Why I Research
Arul Chinnaiyan, MD, PhD
S.P. Hicks Endowed Professor of Pathology
Director, Michigan Center for Translational Pathology
Investigator, Howard Hughes Medical Institute
American Cancer Society Research Professor
Professor of Urology, Department of Pathology, Michigan Medicine, University of Michigan
“It is a great honor to be selected for this award and to follow in the footsteps of the luminaries who have received this award in the past.”
U-M researcher is recognized by Royal Swedish Academy of Sciences for pioneering prostate cancer discovery
Arul Chinnaiyan, PhD, is the S.P. Hicks Endowed Professor of Pathology, Professor of Pathology and Professor of Urology at the University of Michigan Medical School. Chinnaiyan was recently honored with the prestigious Sjöberg Prize by the Royal Swedish Academy of Sciences for pioneering prostate cancer discovery.
Chinnaiyan is being honored for the discovery of recurrent gene fusions in prostate cancer, a groundbreaking finding initially published in 2005 that has led to a better understanding of how prostate cancer develops and improved methods to detect the disease.
“It is a great honor to be selected for this award and to follow in the footsteps of the luminaries who have received this award in the past,” said Chinnaiyan, director of the Michigan Center for Translational Pathology and a member of the University of Michigan Health Rogel Cancer Center.
This is the sixth time the Sjöberg Prize has been awarded. It was established by businessman Bengt Sjöberg, who was diagnosed with cancer and donated two billion Swedish kronor to promote scientific research primarily focused on cancer, health and the environment. The Royal Swedish Academy selects the laureates and the Sjöberg Foundation provides the financing. Winners receive $1 million, which includes $100,000 personal prize and $900,000 to support their research.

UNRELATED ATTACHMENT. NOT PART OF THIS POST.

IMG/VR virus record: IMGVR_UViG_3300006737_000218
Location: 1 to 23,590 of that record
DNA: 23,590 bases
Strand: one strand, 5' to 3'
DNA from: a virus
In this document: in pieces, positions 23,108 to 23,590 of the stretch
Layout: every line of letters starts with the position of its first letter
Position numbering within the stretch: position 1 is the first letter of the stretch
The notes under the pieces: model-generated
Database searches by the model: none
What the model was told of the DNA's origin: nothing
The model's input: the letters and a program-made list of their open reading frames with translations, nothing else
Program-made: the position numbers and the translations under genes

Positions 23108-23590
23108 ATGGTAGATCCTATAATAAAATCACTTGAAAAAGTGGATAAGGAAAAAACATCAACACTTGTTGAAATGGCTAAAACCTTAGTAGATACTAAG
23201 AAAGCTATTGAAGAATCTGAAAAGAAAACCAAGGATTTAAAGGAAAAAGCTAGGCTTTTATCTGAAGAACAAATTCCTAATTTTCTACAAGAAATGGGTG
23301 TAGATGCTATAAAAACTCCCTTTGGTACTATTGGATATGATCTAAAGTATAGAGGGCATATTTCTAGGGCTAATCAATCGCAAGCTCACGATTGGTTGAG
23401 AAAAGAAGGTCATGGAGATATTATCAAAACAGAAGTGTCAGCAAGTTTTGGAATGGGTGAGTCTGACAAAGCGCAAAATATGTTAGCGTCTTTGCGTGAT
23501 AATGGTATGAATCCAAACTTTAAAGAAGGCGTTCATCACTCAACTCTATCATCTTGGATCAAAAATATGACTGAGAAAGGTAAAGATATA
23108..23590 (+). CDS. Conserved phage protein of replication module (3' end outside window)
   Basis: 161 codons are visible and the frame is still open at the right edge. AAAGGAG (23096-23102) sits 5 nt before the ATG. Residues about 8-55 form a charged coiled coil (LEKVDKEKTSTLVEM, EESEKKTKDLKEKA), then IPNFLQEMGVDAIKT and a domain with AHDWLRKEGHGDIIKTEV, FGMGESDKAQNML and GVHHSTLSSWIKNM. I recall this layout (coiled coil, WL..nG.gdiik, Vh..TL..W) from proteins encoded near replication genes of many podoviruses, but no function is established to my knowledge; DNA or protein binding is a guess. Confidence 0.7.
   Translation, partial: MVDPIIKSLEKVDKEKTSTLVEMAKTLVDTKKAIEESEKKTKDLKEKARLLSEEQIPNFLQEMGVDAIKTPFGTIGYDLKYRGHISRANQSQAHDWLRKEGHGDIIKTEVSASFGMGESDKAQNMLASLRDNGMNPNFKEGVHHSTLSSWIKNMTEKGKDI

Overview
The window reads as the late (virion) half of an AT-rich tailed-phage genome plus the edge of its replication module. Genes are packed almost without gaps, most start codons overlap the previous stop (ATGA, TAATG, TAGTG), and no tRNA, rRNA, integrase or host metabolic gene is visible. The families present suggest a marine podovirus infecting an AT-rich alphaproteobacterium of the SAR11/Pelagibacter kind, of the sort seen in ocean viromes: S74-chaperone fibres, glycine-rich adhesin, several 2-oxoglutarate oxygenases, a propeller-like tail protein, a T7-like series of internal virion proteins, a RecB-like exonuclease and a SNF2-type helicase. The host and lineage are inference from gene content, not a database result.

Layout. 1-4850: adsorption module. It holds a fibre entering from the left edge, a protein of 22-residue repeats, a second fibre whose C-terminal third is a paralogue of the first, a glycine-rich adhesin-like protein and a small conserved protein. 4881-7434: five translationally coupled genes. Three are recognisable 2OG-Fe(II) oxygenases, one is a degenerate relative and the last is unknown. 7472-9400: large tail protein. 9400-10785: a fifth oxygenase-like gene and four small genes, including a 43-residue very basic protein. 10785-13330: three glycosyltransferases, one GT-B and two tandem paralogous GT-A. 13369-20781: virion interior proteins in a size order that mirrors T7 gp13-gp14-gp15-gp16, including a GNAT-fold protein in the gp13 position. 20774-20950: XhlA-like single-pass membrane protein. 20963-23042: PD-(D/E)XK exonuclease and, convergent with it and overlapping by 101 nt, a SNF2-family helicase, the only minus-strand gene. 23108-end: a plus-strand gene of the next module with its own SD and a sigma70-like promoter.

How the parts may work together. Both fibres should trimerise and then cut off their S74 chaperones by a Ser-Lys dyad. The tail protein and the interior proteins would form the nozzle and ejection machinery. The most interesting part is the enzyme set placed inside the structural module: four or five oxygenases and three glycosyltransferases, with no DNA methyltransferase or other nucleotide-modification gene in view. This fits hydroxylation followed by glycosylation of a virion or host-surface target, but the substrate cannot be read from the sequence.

Chinnaiyan’s lab found that a prostate-specific gene called TMPRSS2 fuses with the gene ERG, to drive prostate cancer development. This gene fusion, fueled by the hormone androgen, acts as an “on switch” to trigger prostate cancer. The fusion is an exquisitely specific biomarker of prostate cancer that can be detected in prostate needle biopsies and non-invasively in the urine of men with prostate cancer, which has led to improved methods for screening and diagnosing prostate cancer. It also represents a potential target for treatment, and research is ongoing to develop drugs against this genetic anomaly.
“The Sjöberg Prize is an incredibly well-deserved recognition for Dr. Chinnaiyan,” said Eric R. Fearon, M.D., Ph.D., director of the Rogel Cancer Center. “His gene fusion discovery provided unique insights into recurrent genetic defects fueling development of prostate cancers. The work also showed gene fusions could be at the heart of common cancer types. Moreover, he has translated his basic research findings into a screening test that has significantly improved how prostate cancer, especially aggressive prostate cancer, is detected. His discoveries are making a real difference for people with cancer.”
Former Sjöberg laureates include James P. Allison, Ph.D., who was awarded the Nobel Prize in Medicine in 2018.
An award ceremony will be held in Sweden on June 13, and Chinnaiyan will also deliver the Sjöberg Prize lecture then at the Karolinska Institute.